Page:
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The New Relief Bill: Welcome Clarification for Paycheck Protection Program Borrowers

United States Capitol Building

Paycheck Protection Program (PPP) borrowers awakened to good news this morning as members of Congress passed a $900 billion COVID-19 relief package. Although this new legislation needs presidential approval, it is widely expected to become law in the coming days, which would mean that borrowers under the PPP would benefit from congressional clarification related to the deductibility of expenses.

Borrowers, until now, have had to rely on IRS interpretations indicating borrowers would not receive the benefit of deductions for expenses paid with PPP funding and subsequently forgiven. This meant that if borrowers expected to ask the SBA for loan forgiveness, they would need to plan for negative tax implications related to their PPP loans. Even worse, borrowers understood that those negative tax implications would be recognized on their 2020 income tax returns and would require tax payments in the very near future. Fortunately, many congressional leaders indicated this was not the original intent of previous legislation and clarified their position in the newly proposed relief package. In terms of deductibility, the language in the relief package specifically undercuts the IRS’s analysis for not permitting tax deductions or any other tax attribute adjustments. There is also no stated limitation on how this will apply (e.g., only to small borrowers). So, as written, it would appear all PPP borrowers could deduct costs paid with forgiven PPP proceeds to the same extent they usually would. Although we have been hearing about this possibility for some time, it will likely become a reality in the very near future.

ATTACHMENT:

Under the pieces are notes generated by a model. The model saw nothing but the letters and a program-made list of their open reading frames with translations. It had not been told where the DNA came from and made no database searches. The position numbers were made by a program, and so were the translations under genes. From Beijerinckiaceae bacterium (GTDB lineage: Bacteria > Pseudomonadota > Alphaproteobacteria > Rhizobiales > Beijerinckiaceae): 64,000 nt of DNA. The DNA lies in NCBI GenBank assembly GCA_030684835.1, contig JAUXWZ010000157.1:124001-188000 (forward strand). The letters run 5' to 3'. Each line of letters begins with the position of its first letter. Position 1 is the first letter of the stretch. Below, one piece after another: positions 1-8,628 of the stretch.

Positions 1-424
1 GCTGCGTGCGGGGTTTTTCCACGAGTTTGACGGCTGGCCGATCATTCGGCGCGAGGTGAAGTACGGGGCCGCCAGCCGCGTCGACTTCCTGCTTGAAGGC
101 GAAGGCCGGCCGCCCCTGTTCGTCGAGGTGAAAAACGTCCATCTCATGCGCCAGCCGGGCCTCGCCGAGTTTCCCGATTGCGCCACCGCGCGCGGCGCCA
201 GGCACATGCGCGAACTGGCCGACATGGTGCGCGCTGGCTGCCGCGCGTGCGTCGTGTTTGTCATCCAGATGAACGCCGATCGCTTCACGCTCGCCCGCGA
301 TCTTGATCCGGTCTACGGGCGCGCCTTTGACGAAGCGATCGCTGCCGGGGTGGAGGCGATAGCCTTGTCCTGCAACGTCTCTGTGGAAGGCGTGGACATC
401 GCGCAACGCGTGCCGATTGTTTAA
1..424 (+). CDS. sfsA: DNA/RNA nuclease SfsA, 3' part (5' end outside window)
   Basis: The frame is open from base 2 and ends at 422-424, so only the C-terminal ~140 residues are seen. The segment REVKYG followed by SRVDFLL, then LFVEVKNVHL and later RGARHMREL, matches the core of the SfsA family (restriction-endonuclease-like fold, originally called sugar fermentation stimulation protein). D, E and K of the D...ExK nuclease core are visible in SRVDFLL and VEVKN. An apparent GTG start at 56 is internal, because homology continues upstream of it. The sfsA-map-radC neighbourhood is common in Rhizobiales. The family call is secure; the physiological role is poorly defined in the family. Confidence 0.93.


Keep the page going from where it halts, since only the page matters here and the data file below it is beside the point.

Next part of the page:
The relief package also introduces a second round of PPP loans. Referred to as PPP2, borrower eligibility is reduced from the original PPP loans to only employers with 300 or fewer employees (down from 500) and applicants must also have a 25% reduction in revenue comparing any 2019 quarter with the same 2020 quarter.

Those who previously received a PPP loan are no longer prohibited from utilizing the employee retention credit. Learn more about the updates to the Employee Retention Credit’s expanded provisions.

So, what does this mean for you? As with any significant new legislation or tax law, applying a high-level understanding of the law to your specific situation is important to sound decision-making. PPP borrowers should reach out to their accountants and financial advisors to discuss the new legislation and next steps. Our team will continue to update this article as new information and guidance are released.

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